The melt and pour method of making soap is the safest to partake in, as the basic principle is melting a pre-made soap base and pouring it into a mold. Melt and pour soap is ready to use within hours after being made, and it allows for countless variations of artistic effects that can be achieved with additives. This form of soap-making can be likened to baking a cake with a dried cake mix to which you need add only a few more ingredients to enhance its quality. Working with melt and pour soap means the “saponification process” – the process that converts lye or fats into soap – has already been completed and has yielded a base that is ready to use and personalize.

In order for melt and pour soap base to be produced, the saponification process needs to be complete. This entails mixing an oil or fat, which is known as the “acid” with lye, which is the “base.” The end result is the soap, which is considered to be the “salt.” When the mixture cools, it is poured into a suitable mold to cool and set. Once it has cooled it can be melted again to create several fun and unique soaps.

Melt and pour soap contains a high percentage of glycerin, which means it has a highly moisturizing quality that makes it gentler on skin than store-bought soaps. Glycerin is a component of fat or oil and is a natural byproduct of the saponification process. Glycerin is a humectant, which means it attracts moisture and this is what lends soap its moisturizing property. When exposed to humidity, melt and pour soap tends to “sweat,” because the glycerin attracts moisture from the air, so they must be kept as dry as possible on well-draining surfaces.



The difference between Cold Process soap making and Melt and Pour soap making is that in the former process, soap is made from scratch using lye as one of the main components. Lye is not as easily obtained as melt and pour soap bases, because it is only supplied by chemical companies or hardware companies. This process also requires more safety measures such as goggles and gloves due to the caustic nature of the lye in which oils are mixed. On the other hand, melt and pour soap bases are pre-made and sold in blocks that are ready to be melted down to make customized soap. The process is safe enough for children to partake in, because there is no need for the corrosive solution to be used. Cold Process soap needs to sit for six weeks in order for it to harden and for any excess liquids to evaporate before it can be used. Melt and pour soap dries and hardens faster than cold process soap making, which means it is ready to used much sooner.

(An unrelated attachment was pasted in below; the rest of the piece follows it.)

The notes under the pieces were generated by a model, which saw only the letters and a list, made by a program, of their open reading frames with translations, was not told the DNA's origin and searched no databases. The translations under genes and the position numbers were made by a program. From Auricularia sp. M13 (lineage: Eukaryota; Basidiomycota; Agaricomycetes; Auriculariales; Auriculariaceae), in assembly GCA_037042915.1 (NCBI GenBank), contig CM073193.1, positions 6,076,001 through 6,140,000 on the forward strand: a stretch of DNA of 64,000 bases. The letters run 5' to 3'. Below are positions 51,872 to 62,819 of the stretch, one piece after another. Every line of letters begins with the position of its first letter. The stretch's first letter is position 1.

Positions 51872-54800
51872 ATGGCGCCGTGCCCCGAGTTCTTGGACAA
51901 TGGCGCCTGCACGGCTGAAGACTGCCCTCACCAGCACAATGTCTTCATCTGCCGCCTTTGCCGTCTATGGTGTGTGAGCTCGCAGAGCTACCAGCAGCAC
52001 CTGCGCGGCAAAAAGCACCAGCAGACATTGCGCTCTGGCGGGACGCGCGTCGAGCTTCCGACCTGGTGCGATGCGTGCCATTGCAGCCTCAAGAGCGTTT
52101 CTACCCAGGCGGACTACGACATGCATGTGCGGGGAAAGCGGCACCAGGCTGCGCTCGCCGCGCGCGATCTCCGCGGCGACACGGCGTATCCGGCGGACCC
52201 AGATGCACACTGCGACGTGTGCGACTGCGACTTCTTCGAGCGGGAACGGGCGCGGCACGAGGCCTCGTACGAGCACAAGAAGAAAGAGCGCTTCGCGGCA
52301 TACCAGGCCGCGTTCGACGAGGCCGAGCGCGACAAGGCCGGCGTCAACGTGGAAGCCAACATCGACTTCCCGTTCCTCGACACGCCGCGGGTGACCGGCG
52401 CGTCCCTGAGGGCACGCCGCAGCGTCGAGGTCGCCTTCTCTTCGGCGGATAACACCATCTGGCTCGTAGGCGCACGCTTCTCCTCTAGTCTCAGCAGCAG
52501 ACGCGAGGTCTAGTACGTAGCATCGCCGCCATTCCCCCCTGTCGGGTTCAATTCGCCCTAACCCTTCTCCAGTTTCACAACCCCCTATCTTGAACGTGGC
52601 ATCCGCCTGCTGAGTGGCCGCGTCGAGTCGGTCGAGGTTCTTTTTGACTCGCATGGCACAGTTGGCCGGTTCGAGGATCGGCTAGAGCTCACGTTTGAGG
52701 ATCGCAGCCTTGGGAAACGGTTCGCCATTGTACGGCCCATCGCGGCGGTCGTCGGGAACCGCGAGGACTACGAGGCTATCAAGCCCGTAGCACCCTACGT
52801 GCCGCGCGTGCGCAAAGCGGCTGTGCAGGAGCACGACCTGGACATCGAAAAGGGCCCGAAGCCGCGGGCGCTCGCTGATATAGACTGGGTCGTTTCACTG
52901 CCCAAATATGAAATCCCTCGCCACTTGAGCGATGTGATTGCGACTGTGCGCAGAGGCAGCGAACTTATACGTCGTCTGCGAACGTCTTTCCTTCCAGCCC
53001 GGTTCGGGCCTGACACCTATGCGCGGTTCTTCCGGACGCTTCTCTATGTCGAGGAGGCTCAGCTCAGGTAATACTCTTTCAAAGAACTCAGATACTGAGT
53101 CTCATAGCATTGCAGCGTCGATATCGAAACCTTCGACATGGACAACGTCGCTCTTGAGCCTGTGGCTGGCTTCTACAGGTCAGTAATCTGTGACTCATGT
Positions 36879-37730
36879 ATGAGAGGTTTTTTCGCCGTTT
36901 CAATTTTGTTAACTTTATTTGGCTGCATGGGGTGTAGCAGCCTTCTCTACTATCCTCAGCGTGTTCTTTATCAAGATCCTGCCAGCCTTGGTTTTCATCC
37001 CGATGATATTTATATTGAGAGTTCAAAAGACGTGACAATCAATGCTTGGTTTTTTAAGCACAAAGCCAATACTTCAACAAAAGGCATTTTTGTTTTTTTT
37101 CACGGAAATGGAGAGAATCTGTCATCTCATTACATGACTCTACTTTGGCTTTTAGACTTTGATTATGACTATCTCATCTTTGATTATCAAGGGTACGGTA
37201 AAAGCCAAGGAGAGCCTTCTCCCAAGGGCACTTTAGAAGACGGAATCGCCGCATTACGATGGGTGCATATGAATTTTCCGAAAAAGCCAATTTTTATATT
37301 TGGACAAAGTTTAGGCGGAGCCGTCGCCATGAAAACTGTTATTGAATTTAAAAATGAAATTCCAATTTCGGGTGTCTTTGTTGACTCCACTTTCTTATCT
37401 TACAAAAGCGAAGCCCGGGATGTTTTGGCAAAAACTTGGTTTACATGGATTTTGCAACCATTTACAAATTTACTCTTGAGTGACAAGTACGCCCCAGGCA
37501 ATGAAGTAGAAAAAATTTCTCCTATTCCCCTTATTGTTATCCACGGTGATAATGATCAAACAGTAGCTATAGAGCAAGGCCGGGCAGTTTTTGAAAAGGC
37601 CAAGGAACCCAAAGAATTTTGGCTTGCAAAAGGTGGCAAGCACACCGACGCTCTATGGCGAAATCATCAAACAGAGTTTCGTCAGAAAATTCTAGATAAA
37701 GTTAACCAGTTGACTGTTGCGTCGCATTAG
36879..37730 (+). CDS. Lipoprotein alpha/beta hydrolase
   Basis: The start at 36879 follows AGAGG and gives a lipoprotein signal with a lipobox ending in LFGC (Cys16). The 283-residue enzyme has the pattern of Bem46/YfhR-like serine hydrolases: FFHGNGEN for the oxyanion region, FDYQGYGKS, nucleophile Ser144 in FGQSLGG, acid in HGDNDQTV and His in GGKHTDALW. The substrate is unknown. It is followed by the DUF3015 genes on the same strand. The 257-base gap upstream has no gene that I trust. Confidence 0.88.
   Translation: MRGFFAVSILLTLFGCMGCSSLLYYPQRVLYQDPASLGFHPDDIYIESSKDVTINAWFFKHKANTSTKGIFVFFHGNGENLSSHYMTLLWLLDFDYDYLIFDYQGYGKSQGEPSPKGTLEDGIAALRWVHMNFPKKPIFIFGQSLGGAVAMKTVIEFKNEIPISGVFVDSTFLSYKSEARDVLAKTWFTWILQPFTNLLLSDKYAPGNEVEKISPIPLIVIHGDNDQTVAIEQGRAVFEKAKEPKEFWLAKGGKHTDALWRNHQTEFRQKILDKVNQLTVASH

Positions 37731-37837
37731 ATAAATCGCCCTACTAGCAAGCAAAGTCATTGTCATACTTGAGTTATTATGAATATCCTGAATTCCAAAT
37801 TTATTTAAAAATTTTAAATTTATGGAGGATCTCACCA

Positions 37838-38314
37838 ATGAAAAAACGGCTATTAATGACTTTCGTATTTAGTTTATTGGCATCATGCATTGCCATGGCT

To add color to soap, only cosmetic grade colorants should be used, as they are specially designed for use on skin. Some popular colorants include: Oxides and Pigments, Liquid Colorants, LabColors, Color Blocks, Micas, and Clays. When adding mica powders, natural tinting herbs, and ultramarines, it is best to begin adding only 1/8 tsp per pound (0.45kg) of soap. If the mixture appears to be too light, more can be added in small amounts at a time. Soaps that are too darkly tinted might discolor skin.

Colorants include: LabColors, Pearlescent Micas, Natural Colorants (Clays, Herbs) and Pigments (Oxides and Ultramarines).

LabColor Size

Amount of Diluted LabColor (for CP)

Amount of Soap - Light Tint

Amount of Soap - Deep Tint


4 ounces

59 pounds

15 pounds


8 ounces

118 pounds

30 pounds


50 ounces

737 pounds

184 pounds



Moisturizers such as vegetable butters, vegetable oils, and clays can be added as the melt and pour soap base is heated. It might seem counterintuitive to use clay as a moisturizing ingredient, as it is known to have properties that draw out the moisture from the skin, but in its damp phase, it exudes beneficial minerals. The rate of usage for moisturizers is approximately 1 – 2 tbsp per pound (0.45 kg) of soap base.

Adding a moisturizer like Mango Butter will allow your soap to help combat skin irritations such as dryness, fine lines, wrinkles, sunburn, insect bites, rashes and stretch marks. Conditioning butters like Shea and Cocoa provide a creamy lather as well as hardness to the soap. Cocoa Butter helps skin retain moisture and protects it against harsh environmental pollutants by creating a barrier, and it provides soap with the added benefit of its mild, pleasant smell.

Clays such as Rhassoul will not only clean and firm but also condition and nourish the skin.  To add clay to a soap base without causing the clay to clump when it comes in contact with the soap, it must first be made into a paste with distilled water. 0.33 tbsp (1 tsp) of clay can be distilled in 1 tbsp of distilled water. Clays tend to add earthy colors to soaps.



Soaps can be scented with fragrance oils, which are synthetic or with essential oils, which are natural. They are added to melt and pour soap base before it is removed from the stove to be poured into the mold, as these scents will not melt properly in soap that has already cooled. Adding scents at this time helps make them last, although the strength of scents varies from oil to oil. Kaolin clay is a common additive for scented soaps, as it helps the soap retain its aroma by giving the fragrance something to “stick” to. What also helps soap retain its scent is storing the final product in a cool, dry place out of direct sunlight.